So you finally finished with that paint job around the house, and it looks pretty good. The only problem now is the clean-up. How are you going to get all those paint covered brushes clean? Soak them in gasoline? Put them in the washing machine? Just throw them out? Or is it back to the store to by cleaners and thinners?
Latex-based paint dominates the market, and odds are it’s the kind of paint you’re familiar with using around your home or office. The great thing about latex paint is that it will bond to walls, fences, houses, and any other paintable surface you can think of, provided it has enough time to cure. This essentially means that while the paint is still wet, it’s easily removed with a clean, damp rag. Oil based paints, on the other hand, will require solvents or cleaners, so what follows here is just some friendly advice for cleaning a brush that’s been used in regular old latex-based paint.
The first step to successfully cleaning a brush that’s been exposed to latex-based paint is to make sure the brush stays wet with paint throughout the duration of its use. Don’t every leave a wet paintbrush out to dry, because that dried paint will be considerably more difficult to get off the brush. When you need to set your brush aside for a minute, leave it sitting in your paint bucket. Another strategy is to dunk the brush and then leave it resting flat on a paint can lid.
When you’re absolutely certain your project is finished, i.e., you don’t need to use the brush any longer, take it the nearest sink to rinse it out. Basement sinks—commonly referred to as “muck-tubs”—are ideal, but any household sink will do the trick. So long as the paint is still wet, it’ll slide right down the drain without sticking to porcelain or stainless steel sink-bed.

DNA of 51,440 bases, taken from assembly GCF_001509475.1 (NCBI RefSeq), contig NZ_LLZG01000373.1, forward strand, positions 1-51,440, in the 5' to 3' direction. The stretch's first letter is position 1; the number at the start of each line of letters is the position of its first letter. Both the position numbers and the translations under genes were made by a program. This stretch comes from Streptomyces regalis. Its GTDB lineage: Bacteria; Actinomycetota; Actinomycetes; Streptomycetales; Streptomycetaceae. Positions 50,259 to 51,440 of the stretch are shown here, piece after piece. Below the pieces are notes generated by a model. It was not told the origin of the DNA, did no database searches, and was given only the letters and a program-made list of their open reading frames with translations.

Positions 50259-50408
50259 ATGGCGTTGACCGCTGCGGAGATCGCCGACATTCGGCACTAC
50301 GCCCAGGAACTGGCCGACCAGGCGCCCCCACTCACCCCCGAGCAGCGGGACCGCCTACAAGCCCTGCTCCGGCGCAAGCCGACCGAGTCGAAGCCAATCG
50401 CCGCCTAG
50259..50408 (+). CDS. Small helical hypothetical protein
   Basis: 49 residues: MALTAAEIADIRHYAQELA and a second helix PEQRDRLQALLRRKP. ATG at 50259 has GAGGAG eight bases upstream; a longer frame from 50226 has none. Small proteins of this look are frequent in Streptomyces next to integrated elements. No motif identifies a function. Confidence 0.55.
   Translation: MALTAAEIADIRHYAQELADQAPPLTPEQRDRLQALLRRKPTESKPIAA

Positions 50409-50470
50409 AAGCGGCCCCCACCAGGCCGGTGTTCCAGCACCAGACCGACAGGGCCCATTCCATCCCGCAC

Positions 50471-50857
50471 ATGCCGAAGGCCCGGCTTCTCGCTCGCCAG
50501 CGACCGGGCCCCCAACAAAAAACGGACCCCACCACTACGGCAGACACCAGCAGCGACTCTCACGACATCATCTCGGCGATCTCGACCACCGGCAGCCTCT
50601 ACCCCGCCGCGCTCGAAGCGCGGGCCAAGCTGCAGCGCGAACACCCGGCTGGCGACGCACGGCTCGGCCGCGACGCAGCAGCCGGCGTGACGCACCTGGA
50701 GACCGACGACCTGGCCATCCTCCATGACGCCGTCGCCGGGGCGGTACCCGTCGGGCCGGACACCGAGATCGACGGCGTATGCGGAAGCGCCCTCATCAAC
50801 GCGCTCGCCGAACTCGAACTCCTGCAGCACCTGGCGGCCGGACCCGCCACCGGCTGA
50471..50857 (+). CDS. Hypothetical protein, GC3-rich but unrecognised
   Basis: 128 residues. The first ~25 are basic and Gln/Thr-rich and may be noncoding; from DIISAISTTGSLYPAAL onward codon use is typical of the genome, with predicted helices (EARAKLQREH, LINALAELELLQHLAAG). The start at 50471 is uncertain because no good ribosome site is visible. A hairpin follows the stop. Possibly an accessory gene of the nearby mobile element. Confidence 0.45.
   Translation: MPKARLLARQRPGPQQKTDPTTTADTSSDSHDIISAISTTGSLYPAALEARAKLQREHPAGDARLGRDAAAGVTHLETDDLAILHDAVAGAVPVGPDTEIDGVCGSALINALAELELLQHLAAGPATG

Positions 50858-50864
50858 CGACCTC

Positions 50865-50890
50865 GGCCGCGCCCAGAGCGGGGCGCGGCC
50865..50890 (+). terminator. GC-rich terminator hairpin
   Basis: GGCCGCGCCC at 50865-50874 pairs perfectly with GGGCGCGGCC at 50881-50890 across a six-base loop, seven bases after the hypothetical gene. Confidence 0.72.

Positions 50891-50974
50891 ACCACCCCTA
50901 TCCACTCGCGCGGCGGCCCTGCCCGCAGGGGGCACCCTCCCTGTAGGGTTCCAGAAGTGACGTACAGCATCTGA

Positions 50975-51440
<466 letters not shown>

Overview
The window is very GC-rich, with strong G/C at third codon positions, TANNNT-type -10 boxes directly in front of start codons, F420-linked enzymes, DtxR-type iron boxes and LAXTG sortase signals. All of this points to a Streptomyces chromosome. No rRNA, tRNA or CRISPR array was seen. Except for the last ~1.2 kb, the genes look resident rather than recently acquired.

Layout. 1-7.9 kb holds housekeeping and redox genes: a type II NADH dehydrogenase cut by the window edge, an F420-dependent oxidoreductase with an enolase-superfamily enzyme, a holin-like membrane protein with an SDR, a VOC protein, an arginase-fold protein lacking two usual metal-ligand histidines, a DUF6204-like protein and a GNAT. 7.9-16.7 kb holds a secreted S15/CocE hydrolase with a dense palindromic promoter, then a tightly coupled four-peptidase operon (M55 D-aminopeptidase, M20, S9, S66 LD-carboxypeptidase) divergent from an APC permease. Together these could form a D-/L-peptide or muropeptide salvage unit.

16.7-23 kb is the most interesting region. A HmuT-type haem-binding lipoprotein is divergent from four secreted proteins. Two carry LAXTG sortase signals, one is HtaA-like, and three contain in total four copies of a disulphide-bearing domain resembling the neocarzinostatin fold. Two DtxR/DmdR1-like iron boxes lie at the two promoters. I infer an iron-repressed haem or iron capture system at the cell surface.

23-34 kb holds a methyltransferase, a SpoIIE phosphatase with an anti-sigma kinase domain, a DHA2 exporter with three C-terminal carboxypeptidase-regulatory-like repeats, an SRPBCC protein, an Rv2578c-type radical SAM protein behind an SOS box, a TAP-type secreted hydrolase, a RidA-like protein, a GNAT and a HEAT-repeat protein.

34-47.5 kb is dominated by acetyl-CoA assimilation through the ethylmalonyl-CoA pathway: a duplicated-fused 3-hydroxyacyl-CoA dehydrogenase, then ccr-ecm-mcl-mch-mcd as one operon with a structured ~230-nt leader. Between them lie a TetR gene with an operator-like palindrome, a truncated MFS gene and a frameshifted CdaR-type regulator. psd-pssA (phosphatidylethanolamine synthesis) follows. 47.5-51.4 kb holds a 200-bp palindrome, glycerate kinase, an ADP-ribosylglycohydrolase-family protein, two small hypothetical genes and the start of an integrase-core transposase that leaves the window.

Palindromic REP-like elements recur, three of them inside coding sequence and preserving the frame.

Turn the faucet on, running lukewarm water, and hold the brush at a forty-five degree angle so that the bristle tips are touching the bottom of the sink basin, directly under the faucet stream. In a gentle, repetitive motion, push the brush up and down under the running water, pushing and pulling the bristles together and apart. This motion, combined with the running water, will help the bristles shed themselves of any wet paint. Total cleaning time could take anywhere from five to ten minutes, so expect to put in a little sweat. You’ll know the brush is clean when clear water runs out from the bristles as you push it up and down. Remember not to be too forceful, though—you only want to bend the bristles in a natural direction. Too much force can unnaturally bend, and sometimes break, the brush hairs. For especially stubborn paint in your brush, a little bit of steel wool or a small wire brush can work wonders, but this too takes a gentle touch. Coax the paint out of the brush; too much muscle will send some of the brush down the drain with the paint.
So remember: keep your brushes wet while painting, and take them right to the sink when finished for a cleaning. Put the clean brush in a dry place to air out. You can even spin the handle between your palms, using circular force to “throw” excess water off the clean brush. It’s how the pros do it, each and every time.